Google Glass Hits Speed Bump Over Privacy, Distracted Driving Concerns

Bay Area bar owners and lawmakers in several states want to ban Glass. Developer Shane Walker has been wearing Glass since last September.  (Aarti Shahani/KQED)
Bay Area bar owners and lawmakers in several states want to ban Glass. Developer Shane Walker has been wearing Glass since last September. (Aarti Shahani/KQED)

Google wants to be even bigger than the world's biggest search engine. The company headquartered in Mountain View is at the forefront of a movement in wearable technology -- gadgets we put on our bodies to connect us to the Internet, like Google Glass.

The eyewear with a built-in camera is the flashpoint of a new controversy in San Francisco and around the country. Bar owners in the Bay Area and lawmakers in several states want to ban Glass.

Barroom brawl triggers privacy concerns

At least eight bars in the Bay Area have banned the use of Google Glass on their premises. This comes after a recent barroom brawl.

A tech enthusiast named Sarah Slocum says she was assaulted for wearing Glass. She recorded a short video by tapping the right side of her Glass as the alleged attacker approached her.


"OK, it's on video now,” she shouted at the beginning of her recording.

But witnesses disagree about who started the fight. And a growing number of bar owners agree that Glass is an invasion of privacy.

Managers at Molotov's, the dive bar where the brawl broke out declined an interview. But regular Ron Adams -- who was just trying to shoot some pool -- says Glass wearers are even more offensive than the people clicking away on smartphones.

"I mean they can spy on people that people don't know,” Adams said. “I'm cool right here under the radar and I don't need nobody putting me out in space nowhere."

Legislative battle over public safety

As Bay Area bar owners rally around privacy, lawmakers in other states are protesting for another reason: safety on the roads. California has not introduced a bill to ban Glass. But at least eight states and the United Kingdom have.

Ira Silverstein, a Chicago Democrat who's a member of the Illinois Senate, says Glass leads to distracted driving: "Yeah, it's hands-free, but it's even more dangerous than a cellphone or texting. Your sight might be impaired."

Gary Howell, a Republican in the West Virginia House of Delegates, agrees: "You could be wearing it, not looking at your driving, but watching cat videos."

Leading car insurance companies have not yet taken a position on Glass because, they say, it's still in test mode. But lawmakers like Silverstein say the time to ban it is now, before it hits stores and things get out of hand.

His bill would prohibit the use of Google Glass. The first offense would be a misdemeanor. “The second offense if, God forbid, causes death, would be a felony."

Google spokesman Chris Dale says Glass is not a threat, but rather a breathtaking innovation -- a tiny computer at the upper right-hand corner of the eye, delivering alerts to and from the Internet, hearing the human voice and scanning the eye's retina for commands. Just wink to snap a photo, for example.

"It's actually not distracting, and it allows you -- rather than looking down at your phone, you're looking up and you're engaging with the world around you,” Dale said. “And it was specifically designed to do that. To get you the technology you need, just when you need it, but then to get out of your way."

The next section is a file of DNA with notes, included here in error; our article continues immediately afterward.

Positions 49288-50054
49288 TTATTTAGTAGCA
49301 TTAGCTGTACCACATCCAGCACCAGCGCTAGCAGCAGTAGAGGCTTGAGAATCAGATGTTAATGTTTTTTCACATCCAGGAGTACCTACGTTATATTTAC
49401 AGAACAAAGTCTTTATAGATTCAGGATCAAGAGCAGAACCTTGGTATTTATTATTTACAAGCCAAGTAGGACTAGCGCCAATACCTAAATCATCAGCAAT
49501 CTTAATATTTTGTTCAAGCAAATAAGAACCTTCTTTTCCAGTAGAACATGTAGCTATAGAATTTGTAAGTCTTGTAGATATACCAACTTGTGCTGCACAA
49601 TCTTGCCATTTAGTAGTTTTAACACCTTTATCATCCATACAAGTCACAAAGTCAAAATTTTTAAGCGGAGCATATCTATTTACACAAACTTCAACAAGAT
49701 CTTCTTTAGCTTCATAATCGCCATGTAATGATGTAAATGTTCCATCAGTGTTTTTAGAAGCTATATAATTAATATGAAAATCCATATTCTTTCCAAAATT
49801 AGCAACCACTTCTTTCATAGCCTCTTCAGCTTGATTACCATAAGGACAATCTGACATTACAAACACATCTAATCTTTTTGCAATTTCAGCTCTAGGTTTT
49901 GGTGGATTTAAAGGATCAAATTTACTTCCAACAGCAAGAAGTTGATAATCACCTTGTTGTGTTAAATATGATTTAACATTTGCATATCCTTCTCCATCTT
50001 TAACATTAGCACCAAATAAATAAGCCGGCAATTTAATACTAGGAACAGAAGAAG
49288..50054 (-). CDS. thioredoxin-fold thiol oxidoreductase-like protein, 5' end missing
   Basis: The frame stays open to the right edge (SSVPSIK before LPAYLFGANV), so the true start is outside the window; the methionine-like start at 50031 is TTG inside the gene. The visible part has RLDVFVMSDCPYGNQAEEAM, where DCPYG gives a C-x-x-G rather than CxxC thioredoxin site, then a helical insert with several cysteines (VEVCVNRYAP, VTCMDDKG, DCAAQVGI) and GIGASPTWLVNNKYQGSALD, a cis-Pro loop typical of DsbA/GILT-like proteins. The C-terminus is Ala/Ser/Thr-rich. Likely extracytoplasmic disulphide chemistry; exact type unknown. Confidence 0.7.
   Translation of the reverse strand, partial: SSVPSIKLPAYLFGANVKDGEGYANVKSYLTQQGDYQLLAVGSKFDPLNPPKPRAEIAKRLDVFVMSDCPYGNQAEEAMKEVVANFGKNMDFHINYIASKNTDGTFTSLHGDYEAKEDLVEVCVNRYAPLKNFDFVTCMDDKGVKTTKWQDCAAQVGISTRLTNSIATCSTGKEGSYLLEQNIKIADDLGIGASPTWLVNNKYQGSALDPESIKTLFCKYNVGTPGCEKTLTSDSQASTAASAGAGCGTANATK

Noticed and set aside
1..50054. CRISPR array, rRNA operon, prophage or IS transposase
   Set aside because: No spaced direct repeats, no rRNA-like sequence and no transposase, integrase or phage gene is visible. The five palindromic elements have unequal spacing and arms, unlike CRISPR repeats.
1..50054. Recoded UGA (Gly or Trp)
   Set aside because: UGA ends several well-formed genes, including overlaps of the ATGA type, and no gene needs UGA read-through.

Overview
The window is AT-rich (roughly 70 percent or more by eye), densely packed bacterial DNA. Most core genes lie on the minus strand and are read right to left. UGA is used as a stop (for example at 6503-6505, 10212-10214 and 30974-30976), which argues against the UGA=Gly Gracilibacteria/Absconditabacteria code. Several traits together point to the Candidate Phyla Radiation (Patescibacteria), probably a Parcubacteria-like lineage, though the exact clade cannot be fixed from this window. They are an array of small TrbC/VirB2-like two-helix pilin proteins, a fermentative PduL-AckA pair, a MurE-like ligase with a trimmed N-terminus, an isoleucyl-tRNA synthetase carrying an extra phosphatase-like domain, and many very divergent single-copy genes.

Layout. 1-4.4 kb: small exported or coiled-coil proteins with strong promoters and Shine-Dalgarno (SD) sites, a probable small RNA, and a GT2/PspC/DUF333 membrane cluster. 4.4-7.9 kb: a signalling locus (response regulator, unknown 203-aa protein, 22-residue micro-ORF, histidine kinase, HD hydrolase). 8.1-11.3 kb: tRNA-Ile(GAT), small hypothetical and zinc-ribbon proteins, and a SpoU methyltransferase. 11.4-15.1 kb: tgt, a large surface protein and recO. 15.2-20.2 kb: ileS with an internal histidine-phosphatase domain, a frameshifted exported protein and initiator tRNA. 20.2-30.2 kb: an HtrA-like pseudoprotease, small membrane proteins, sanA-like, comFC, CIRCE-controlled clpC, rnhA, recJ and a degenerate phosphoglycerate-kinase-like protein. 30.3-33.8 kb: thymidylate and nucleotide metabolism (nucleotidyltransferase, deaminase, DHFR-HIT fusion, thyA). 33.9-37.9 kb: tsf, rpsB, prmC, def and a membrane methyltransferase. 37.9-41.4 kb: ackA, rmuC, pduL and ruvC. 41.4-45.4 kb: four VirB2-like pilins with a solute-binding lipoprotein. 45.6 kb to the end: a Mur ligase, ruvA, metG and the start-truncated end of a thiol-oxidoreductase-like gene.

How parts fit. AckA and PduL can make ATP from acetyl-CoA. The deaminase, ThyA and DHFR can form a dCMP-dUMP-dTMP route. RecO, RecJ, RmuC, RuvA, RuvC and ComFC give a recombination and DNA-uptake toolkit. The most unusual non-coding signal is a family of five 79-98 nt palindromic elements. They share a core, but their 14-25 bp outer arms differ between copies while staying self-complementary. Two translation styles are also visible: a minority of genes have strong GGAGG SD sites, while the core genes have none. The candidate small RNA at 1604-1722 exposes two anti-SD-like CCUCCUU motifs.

But West Virginia Delegate Howell says the high-tech masterminds lack common sense.

"Have they driven on mountain roads in West Virginia where you've got one 15-mph turn after another one, where you really need to be concentrating on what you're doing? I wonder if they understand the difference between rural driving and wearing a product in the city where you're riding on a bus or in the subway."

Test drive

Howell and other lawmakers protesting Glass say they have never tried it. I decided to go for a test drive with a regular user.

Shane Walker starting wearing Glass last September. He's among the hundreds of independent developers who got the device so they could start writing apps for it.

"Google did a good job of making it non-intrusive, so it's not directly in your line of sight," he said.

Walker takes his Prius Hybrid meandering through the streets of San Francisco. At a stop sign, he strokes the frame of his Glass with his right index finger. He's flipping through photos the same way one might on a smartphone. "People want to try it on, and I have them take pictures of me."

But then something happens that I've never seen with a smartphone. We turn a corner past a golden fire hydrant. Suddenly Glass starts streaming long sentences in front of Walker's iris.

He reads aloud: “When San Francisco burst into flames in the days following the disastrous 1906 earthquake, much of the city's network of fire hydrants failed. Miraculously this fire hydrant, nicknamed 'The Little Giant,' is said to have been the only functional hydrant and is credited with saving the historic ...”

Walker goes on reading for about half a minute, and has a theory about why this text is not distracting him.

"I think a large portion of that has to do with the fact the layer is transparent. So your eye does a good job of seeing through it while also staring at it."

Earl Miller, professor of neuroscience at MIT, says that sounds like a lot of wishful thinking. A driver cannot monitor the road at the same time he’s reading. The brain fills in the gaps in what you see ... with memories of what you saw a half-second ago. “You're relying on your brain's prediction that nothing was there before (to tell you) nothing is there now. But that's an illusion. It can lead to disastrous results."

Among scientists, that statement is not controversial. The politics of who wears Google Glass -- and where they wear it -- clearly is.